Bukele -- the courts and the gangs

I have written before that Nayib Bukele has to overcome many obstacles between now and February 3, 2019 before Salvadorans can cast any votes for him for president.    He appeared to have overcome one of them in June when he announced an alliance with the small party Cambio Democratico (CD).  That alliance would allow him to be nominated as  a candidate of that party if, as appears likely, the Supreme Electoral Tribunal rules that his own party, Nuevas Ideas, was formed too late to nominate a candidate for the 2019 elections.

Now, just days after Bukele announced his alliance with CD, the Constitutional Chamber of El Salvador's Supreme Judicial Court has apparently decided to take up a previously dormant lawsuit which threatens to cancel the existence of CD as a political party. The action claims CD should have lost its legal standing for failure to achieve 50,000 votes in the 2015 legislative elections.  The Constitutional Chamber is expected to render a decision before July 15 when four of the five magistrates of the Chamber end their term.   If CD's existence as a political party is terminated by the court, Bukele's path to the presidential elections in 2019 becomes highly uncertain once again. 

In addition to the threat to CD from the Constitutional Chamber, Bukele has a series of open legal proceedings against him.  Those cases include a public integrity investigation against him which found more than $800,000 in income which he did not declare during his earlier stint as mayor of Nuevo Cuscatlan. There is as well a judicial case against Bukele for defamation by Eugenio Chicas, the president's communications secretary, whom Bukele accused of having sex with a minor who Chicas' later married to cover up. And Bukele also faces prosecution for verbal harrassment of a female member of San Salvador city government.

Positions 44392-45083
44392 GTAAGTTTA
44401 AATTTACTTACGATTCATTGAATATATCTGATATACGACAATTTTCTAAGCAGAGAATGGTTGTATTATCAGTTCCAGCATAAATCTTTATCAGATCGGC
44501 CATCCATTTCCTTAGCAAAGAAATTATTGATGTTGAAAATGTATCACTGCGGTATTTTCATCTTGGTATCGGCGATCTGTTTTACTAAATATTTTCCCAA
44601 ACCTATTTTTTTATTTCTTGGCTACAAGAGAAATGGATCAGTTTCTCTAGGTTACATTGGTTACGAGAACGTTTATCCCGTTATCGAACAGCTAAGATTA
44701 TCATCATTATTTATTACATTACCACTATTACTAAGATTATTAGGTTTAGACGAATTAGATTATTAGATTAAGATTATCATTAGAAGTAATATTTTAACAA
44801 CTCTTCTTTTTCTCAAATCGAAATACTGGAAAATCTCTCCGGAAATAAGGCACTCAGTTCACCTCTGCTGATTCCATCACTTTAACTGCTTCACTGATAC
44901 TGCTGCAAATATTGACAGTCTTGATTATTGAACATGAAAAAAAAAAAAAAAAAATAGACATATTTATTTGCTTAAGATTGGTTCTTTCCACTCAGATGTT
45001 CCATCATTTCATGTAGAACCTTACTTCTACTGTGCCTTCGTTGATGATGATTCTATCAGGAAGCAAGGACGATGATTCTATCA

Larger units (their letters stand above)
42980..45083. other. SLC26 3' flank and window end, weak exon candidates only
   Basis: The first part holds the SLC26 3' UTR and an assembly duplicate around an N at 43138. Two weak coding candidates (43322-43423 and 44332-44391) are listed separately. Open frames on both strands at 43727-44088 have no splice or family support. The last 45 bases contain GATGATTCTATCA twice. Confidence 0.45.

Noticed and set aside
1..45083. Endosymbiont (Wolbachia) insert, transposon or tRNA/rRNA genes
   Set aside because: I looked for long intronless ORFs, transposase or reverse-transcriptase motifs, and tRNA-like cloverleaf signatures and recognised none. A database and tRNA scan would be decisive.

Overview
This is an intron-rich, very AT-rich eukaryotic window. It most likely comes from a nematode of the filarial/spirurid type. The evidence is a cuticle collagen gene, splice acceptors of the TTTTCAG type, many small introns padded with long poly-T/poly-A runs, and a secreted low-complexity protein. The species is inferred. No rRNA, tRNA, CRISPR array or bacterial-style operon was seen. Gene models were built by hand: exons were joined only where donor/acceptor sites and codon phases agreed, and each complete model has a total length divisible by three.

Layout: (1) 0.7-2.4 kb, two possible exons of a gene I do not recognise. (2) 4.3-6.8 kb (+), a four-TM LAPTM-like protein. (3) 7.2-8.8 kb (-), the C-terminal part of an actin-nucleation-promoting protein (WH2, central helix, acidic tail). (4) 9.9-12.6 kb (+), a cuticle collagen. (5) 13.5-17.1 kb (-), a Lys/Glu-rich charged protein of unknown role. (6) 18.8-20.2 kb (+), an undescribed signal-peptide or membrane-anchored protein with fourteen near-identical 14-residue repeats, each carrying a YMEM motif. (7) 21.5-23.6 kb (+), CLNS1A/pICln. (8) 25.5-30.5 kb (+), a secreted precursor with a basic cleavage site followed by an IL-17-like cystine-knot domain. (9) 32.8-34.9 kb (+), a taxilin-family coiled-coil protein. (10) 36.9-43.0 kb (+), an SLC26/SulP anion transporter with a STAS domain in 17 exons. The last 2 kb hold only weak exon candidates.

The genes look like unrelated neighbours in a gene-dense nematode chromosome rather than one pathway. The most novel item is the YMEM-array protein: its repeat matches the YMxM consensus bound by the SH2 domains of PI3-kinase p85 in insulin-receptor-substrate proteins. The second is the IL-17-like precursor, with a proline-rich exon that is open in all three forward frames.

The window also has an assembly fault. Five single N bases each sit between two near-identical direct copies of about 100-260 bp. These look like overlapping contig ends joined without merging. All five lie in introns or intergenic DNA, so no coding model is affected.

Beyond his legal challenges, Bukele's image was also tarnished last week when the digital periodical El Faro published an investigative report detailing how Bukele's organization has negotiated with the country's major gangs. These negotiations with the gangs began during Bukele's campaign for mayor of San Salvador as his campaign procured safe passage for the candidate through barrios controlled by the gangs.   El Faro also reported that $20-$30,000 was paid to the gangs in cash just before election day to make sure they did not interfere with Bukele's voters.

According to El Faro, after Bukele took office, the mayor's office continued to reach agreements with the gangs.   These agreements, for example, allowed the transfer of the fairgrounds for the August patron saint festivals from a location in one gang cell territory to a new location by Cuscatlán stadium controlled by a different cell.  Bukele also needed accords with the gangs for his signature plans for renovation of San Salvador's historic center.  According to witnesses interviewed by El Faro, when Bukele opened his new municipal market, Mercado Cuscatlán, certain vendor stalls were set aside for family members of Barrio 18 Revolucionarios to recognize the gang's assistance.

As mayor, Bukele apparently made the decision that he could not move forward with projects in the historic center of San Salvador without dealing with the gangs holding the power in that zone.    He made the pragmatic, yet probably illegal, decision to deal with the gangs in order to get things done.  El Salvador's voters will have to decide if the ends justified the means. 

Bukele is certainly not the first politician to negotiate with El Salvador's gangs.   Bukele's successor as mayor of San Salvador, Ernesto Muyshondt, is video-recorded meeting with the gang leaders to help ARENA's presidential ambitions in the 2014 election.   The FMLN made cash payments to the gangs in the same contest.   No one has been prosecuted for those payoffs.

At the moment, it appears doubtful that the revelations of Bukele's contacts with the gangs or his legal woes will dampen the enthusiasm of his supporters.   So far those supporters view the allegations against Bukele as simply the attacks of entrenched political machines on the right and the left.    The peril for El Salvador's democracy lies in the reaction of those supporters if Bukele's presidential ambitions are blocked by the courts or the Supreme Electoral Tribunal.

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